Quote Originally Posted by squarepeg View Post
interesting cam, those dead bees should have been live bees before they were dead bees.

what do make of not finding any spores in the live bees?
Seems to follow this study. Infected bees fly off and die and healthy bees do fine.

A total of 705 individual bees were analyzed from five colonies over three seasons in 2010. bees analyzed were sampled from the honey supers because we found no significant difference in infection levels among different groups of bees sampled Overall, colonies were found to be infected with N. ceranae. In the spring, all colonies were found infected with an average N. ceranae copy number of 8,007. In the summer, 80% of colonies were found infected with an average N. ceranae copy number of 37,057. Only one colony was found infected in the fall; however, only one bee from this colony was positive for N. ceranae infection with an average copy number of 70.3. All other samples were negative (n = 249). These findings bring into question whether a hive that has been deemed highly infected has been diagnosed as such because of an overall high infection level or because of sampling practices in which a minority of bees were highly infected but the remainder exhibited only low-level infections or no infection.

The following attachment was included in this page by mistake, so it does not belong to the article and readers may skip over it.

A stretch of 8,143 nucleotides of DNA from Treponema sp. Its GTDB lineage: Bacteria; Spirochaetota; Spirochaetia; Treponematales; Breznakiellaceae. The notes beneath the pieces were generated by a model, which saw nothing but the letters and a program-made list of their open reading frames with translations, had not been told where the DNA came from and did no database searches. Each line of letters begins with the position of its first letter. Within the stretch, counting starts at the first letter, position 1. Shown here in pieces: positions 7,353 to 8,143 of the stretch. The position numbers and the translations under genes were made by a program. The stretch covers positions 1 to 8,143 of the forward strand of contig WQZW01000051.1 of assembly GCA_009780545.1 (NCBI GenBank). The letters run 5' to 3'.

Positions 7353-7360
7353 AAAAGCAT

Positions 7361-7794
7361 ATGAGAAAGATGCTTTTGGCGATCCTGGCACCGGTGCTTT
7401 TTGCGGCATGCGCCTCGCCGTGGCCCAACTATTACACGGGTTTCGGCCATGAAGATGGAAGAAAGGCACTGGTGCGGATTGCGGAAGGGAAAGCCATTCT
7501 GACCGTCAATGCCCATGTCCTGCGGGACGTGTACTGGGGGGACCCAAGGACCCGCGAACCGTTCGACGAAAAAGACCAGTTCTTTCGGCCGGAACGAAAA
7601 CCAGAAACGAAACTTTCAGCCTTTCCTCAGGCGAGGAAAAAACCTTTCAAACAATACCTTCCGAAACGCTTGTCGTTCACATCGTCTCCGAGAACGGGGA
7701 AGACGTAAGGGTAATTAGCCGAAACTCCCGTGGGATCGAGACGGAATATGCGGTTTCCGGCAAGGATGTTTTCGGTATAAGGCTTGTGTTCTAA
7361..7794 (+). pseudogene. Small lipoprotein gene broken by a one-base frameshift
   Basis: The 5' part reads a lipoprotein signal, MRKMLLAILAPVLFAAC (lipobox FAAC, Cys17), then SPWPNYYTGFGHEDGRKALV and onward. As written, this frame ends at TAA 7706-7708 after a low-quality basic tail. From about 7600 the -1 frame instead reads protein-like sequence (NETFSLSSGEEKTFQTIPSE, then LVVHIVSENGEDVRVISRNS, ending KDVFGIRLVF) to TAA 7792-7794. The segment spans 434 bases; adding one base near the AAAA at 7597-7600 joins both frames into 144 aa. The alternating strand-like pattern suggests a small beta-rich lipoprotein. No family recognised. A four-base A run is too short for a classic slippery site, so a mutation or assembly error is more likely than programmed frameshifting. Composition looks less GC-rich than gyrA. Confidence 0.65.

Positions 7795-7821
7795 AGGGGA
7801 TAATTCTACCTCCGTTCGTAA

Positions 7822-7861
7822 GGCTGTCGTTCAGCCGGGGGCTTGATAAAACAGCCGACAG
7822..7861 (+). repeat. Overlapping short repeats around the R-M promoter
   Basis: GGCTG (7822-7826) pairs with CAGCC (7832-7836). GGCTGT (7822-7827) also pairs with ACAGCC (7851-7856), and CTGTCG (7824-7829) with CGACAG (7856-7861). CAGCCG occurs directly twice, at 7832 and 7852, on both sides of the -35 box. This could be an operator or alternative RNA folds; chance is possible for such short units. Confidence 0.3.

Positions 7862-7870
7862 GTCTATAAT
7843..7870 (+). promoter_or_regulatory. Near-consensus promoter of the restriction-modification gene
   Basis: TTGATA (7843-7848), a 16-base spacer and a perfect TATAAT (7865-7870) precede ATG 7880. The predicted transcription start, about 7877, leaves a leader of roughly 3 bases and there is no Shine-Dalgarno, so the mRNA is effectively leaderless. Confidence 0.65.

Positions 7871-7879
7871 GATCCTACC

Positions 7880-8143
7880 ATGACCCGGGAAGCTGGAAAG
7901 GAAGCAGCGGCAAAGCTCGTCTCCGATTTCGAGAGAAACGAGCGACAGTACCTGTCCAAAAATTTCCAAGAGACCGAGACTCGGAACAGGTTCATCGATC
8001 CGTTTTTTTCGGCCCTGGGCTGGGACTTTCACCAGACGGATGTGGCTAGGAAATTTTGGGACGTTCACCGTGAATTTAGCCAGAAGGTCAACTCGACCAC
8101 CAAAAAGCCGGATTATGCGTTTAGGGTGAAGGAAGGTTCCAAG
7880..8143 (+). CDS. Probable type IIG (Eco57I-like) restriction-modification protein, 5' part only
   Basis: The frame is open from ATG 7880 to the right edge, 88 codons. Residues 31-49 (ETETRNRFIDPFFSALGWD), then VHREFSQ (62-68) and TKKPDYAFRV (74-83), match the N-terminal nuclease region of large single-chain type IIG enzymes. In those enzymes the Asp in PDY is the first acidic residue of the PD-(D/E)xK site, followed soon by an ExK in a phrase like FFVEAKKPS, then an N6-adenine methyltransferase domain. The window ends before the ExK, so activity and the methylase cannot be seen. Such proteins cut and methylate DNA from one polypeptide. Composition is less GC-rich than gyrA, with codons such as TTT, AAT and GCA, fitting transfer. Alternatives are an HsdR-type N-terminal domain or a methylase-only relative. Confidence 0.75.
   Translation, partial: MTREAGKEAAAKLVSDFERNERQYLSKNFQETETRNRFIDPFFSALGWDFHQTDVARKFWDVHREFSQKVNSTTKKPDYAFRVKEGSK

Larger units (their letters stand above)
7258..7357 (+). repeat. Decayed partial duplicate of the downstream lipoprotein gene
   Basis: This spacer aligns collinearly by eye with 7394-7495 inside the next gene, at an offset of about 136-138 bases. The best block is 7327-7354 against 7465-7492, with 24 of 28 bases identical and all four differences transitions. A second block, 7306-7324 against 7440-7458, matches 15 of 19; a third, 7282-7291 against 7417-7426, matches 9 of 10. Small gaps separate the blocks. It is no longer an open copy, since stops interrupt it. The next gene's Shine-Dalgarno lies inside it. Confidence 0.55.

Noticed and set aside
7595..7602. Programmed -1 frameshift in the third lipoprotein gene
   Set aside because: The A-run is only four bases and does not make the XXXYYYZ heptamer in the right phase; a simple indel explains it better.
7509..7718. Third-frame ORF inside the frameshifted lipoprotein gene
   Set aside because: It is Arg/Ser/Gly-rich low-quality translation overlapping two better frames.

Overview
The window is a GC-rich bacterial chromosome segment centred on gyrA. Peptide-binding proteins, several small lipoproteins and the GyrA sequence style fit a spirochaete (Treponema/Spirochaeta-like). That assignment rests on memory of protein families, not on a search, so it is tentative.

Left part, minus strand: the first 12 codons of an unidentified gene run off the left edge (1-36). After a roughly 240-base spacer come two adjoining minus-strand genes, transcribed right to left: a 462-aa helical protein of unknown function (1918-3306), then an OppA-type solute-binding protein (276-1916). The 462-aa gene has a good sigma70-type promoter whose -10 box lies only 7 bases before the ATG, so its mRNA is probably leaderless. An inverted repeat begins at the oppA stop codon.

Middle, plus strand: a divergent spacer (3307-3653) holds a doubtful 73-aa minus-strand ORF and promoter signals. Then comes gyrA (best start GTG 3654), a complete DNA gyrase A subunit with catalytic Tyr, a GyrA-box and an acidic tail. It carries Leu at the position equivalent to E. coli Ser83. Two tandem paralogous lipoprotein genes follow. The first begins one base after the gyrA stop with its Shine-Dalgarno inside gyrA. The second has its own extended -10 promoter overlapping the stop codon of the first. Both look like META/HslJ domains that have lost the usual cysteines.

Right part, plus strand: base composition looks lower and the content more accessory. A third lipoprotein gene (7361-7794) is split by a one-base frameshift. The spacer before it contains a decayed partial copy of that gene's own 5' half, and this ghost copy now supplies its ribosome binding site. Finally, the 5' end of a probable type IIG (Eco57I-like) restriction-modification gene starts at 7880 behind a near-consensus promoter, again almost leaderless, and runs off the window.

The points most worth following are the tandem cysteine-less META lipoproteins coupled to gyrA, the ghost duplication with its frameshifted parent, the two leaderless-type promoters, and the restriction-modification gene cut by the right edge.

Insects 2012, 3, 1143-1155; doi:10.3390/insects3041143

Individual Variability of Nosema ceranae Infections in Apis mellifera Colonies Author to whom correspondence should be addressed; E-Mail: traverb@vt.edu